Featured image of post How to deploy Pi-hole as a docker container in local network to block ads

How to deploy Pi-hole as a docker container in local network to block ads


Pi-hole is a network-wide ad blocker that acts as a DNS sinkhole. It is designed to block advertisements and trackers at the network level, meaning any device connected to your network can benefit from it without needing additional software.

What is Pi-hole?

Pi-hole is an open-source software project that serves as a DNS (Domain Name System) sinkhole. It is typically run on a low-power device, like a Raspberry Pi, but can also be installed on other hardware or within virtual machines. It intercepts DNS requests from devices on your local network and filters out domains known to serve ads, tracking, and malicious content.

Reasons for using Pi-hole

  1. Network-wide Ad Blocking: Unlike browser-based ad blockers, Pi-hole blocks ads for every device on your network, including smartphones, tablets, smart TVs, and other IoT devices.

  2. Enhanced Privacy: By blocking trackers, Pi-hole helps to protect your privacy across all devices. It prevents your data from being sent to third-party tracking services.

  3. Improved Performance: Since ads and trackers are blocked before they are downloaded, pages can load faster, and there is reduced bandwidth usage.

  4. Centralized Management: Pi-hole offers a web-based interface where you can view statistics, add custom block or allow lists, and manage settings, making it easy to control and monitor ad blocking for the entire network.

  5. Device Compatibility: Pi-hole works with any device that uses your network’s DNS, making it a versatile solution for ad blocking.

Can Pi-hole Block Ads?

Yes, Pi-hole can block ads effectively. It maintains a list of known ad-serving domains and blocks DNS requests to these domains. When a device on your network requests an ad domain, Pi-hole intercepts the request and prevents the ad content from being loaded. This results in fewer ads being displayed across all devices on the network, regardless of the application or browser being used.

Pi-hole features

  • DNS Requests: Devices on your network send DNS requests to translate domain names (like example.com) into IP addresses.

  • Filtering: Pi-hole compares these DNS requests against its blocklists. If the domain is known to serve ads or track users, Pi-hole blocks the request.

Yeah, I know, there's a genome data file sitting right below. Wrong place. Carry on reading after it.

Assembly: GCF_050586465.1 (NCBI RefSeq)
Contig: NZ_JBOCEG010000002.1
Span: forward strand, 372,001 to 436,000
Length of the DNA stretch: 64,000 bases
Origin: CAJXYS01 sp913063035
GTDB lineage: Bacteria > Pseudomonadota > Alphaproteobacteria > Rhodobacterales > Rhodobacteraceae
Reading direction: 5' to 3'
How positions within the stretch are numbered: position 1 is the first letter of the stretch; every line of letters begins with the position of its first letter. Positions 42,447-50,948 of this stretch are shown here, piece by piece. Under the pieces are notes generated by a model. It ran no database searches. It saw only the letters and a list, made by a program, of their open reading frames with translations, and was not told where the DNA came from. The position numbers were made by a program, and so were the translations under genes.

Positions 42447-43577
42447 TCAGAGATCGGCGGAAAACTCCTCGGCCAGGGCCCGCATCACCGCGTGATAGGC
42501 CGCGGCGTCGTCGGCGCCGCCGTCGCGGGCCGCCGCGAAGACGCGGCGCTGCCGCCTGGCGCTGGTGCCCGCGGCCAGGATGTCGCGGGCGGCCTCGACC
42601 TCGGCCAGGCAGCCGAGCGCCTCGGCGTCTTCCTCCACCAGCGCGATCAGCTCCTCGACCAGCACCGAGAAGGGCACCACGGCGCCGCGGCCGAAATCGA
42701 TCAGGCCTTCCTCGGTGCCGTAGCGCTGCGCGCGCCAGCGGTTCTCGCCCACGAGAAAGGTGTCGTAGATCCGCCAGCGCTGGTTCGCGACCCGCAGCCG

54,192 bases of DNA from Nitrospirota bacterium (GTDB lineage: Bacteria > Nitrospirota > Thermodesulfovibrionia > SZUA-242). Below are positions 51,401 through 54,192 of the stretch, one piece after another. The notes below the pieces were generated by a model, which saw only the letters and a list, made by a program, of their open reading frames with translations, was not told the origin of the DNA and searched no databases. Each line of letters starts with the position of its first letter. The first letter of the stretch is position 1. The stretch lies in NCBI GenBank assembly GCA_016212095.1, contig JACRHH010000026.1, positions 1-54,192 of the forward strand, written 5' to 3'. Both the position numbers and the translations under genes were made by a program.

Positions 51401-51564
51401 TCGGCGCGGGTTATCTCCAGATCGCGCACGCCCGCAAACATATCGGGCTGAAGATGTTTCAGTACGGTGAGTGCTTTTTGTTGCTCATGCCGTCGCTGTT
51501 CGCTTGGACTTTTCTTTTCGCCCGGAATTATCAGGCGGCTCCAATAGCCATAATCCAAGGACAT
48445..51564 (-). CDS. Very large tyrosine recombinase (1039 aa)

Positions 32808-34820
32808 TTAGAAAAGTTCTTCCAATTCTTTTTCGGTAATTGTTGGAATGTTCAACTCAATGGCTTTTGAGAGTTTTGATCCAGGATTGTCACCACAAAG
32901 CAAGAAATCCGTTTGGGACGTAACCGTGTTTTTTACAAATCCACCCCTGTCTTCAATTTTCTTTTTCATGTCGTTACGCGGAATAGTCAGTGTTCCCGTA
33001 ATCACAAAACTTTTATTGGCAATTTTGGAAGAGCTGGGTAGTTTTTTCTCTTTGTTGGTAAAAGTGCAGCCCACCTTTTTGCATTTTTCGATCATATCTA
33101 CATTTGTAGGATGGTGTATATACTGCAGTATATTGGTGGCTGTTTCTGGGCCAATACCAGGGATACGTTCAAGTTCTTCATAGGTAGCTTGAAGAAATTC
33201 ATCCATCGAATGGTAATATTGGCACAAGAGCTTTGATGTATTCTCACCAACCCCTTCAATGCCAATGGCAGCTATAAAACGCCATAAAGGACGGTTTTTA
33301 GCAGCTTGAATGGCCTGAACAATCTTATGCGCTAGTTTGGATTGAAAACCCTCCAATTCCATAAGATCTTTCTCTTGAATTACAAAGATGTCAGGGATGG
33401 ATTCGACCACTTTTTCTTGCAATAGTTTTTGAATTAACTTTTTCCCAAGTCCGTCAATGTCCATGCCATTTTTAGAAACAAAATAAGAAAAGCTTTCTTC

• Sinkholing: Blocked requests are redirected to a “sinkhole,” typically an IP address that does nothing, ensuring the ad or tracker is not loaded.

  • Permitting: If the domain is not on the blocklist, Pi-hole forwards the request to an upstream DNS server (such as Google’s DNS or your ISP’s DNS) and returns the result to the requesting device.


Deploy as a docker container

Create a docker-compose.yml file with the following configuration:

    container_name: pihole
    image: pihole/pihole:latest
      - "53:53/tcp"
      - "53:53/udp"
      - "8002:80/tcp"
      TZ: 'Europe/Kiev'
      WEBPASSWORD: 'pihole'
      - './etc-pihole:/etc/pihole'
      - './etc-dnsmasq.d:/etc/dnsmasq.d'
    restart: unless-stopped

Explanation of important configuration parameters:

  • 53:53/tcp and 53:53/udp: Binding both TCP and UDP 53 port of container to the same 53 port of host.
  • 8002:80/tcp: Binding 80 port of container to 8002 port of host, as the result web intarface will be available at 8002 port.
  • TZ: 'Europe/Kiev': Setting correct timezone (your timezone might be different).
  • WEBPASSWORD: 'pihole': Setting a password for admin interface.
  • volumes section: Binding configuration folders from container to local folders so they persist in case container gets updated, etc.

After saving the file, start the container:

docker compose up -d

Check the admin interface

Then use the host IP of your server in the local network, and navigate to url with the port in your browser, (I am using url in this example). You should see the pihole login page:

Pi-hole authentication web page.

Enter the password defined in config earlier, then you should be able to log in:

Pi-hole admin interface.

Ensure port 53 is bound

It is recommended to check if port 53 is listened by your server host machine. To check it ssh into your server and run command:

sudo netstat -tuwpan | grep 53

If port is listening, you should see output like this:

Correctly listened tcp/udp port 53 on host server.

Define your Pi-hole DNS server as primary in your router

To actually make use of your Pi-hole service for all the devices in the local network you should set you Pi-hole sever as a primary DNS server in the router settings. Use IP address of your host server (in my case in the router setting. This procedure is different for every router, so I just show the result here:

DNS Settings

After that you should see some queries in Pi-hole admin interface:

Pi-hole queries


Pi-hole is a powerful tool for network-wide ad blocking, offering enhanced privacy, improved performance, and centralized control over DNS filtering. It is recommended for anyone looking to reduce ads and trackers across all devices in their home or small office network.

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